Journalist A. B. Stoddard, Brandon?s daughter, spoke with Shane Harris about her dad?s determination to air the film and what he hoped to achieve. Stoddard is well known for her political commentary and work at The Bulwark. But today, she shares personal memories of her father, his illustrious career, and the legacy of his work. In November of last year, to commemorate the 40th anniversary of ?The Day After,? she wrote a column, ?The Day My Father Scared America.? 


Among the works mentioned in this episode:


A.B. Stoddard?s column on her dad

https://plus.thebulwark.com/p/brandon-stoddard-the-day-after 


Shane?s previous conversation with Nicholas Meyer, who directed ?The Day After? 

https://podcasts.apple.com/us/podcast/the-day-after-with-nicholas-meyer/id1593674288?i=1000558946928 


A.B. Stoddard?s columns for The Bulwark

https://substack.com/@abstoddard 


The catalog of Brandon Stoddard?s work 

https://www.imdb.com/name/nm0830992/ 


Brandon Stoddard?s induction in the Television Academy Hall of Fame 

https://www.emmys.com/bios/brandon-stoddard 


?The Day After? (on YouTube) 

https://www.youtube.com/watch?v=utGRP9Zy1lg 


Chatter is a production of Lawfare and Goat Rodeo. This episode was produced and edited by Jay Venables of Goat Rodeo. Podcast theme by David Priess, featuring music created using Groovepad.

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2024-01-11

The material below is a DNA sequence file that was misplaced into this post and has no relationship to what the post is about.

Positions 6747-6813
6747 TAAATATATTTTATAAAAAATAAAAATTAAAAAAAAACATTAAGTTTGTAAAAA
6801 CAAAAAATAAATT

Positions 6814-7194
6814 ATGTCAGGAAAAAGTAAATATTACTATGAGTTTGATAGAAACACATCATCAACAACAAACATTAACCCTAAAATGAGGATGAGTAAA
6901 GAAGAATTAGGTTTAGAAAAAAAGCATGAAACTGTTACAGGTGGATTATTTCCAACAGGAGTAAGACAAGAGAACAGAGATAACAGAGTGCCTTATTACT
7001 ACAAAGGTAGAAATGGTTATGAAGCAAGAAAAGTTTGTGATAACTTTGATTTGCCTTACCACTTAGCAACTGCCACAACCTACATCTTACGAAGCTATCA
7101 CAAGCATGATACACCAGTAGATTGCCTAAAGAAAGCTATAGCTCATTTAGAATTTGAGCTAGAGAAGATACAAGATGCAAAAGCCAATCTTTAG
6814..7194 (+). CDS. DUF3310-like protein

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Yuval Shany and Amichai Cohen on the Israeli Supreme Court's Bombshell

The Israeli Supreme Court?in the middle of the war in Gaza?handed down a decision that amounts to a kind of death blow to Prime Minister Bibi Netanyahu's judicial reform project. 

Before October 7, judicial overhaul was all that anybody was talking about in Israeli politics?you know, a five-part legislative plan to assert parliamentary control over the judiciary and reduce Israel's checks and balances into a more majoritarian system. Only one part of it passed, and the Supreme Court has now struck it down in a decision that sharply divided the court on some questions and reflected significant unity on others.

To discuss the 700-page ruling, we brought back our Israeli judicial overhaul team: Yuval Shany of Hebrew University and Amichai Cohen of Ono Academic College. Lawfare Editor-in-Chief Benjamin Wittes spoke with them about what the court did and what the court didn't do, about their doing it in the middle of a war and whether that was truly necessary, and about where the judicial politics of Israel go from here. 

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2024-01-11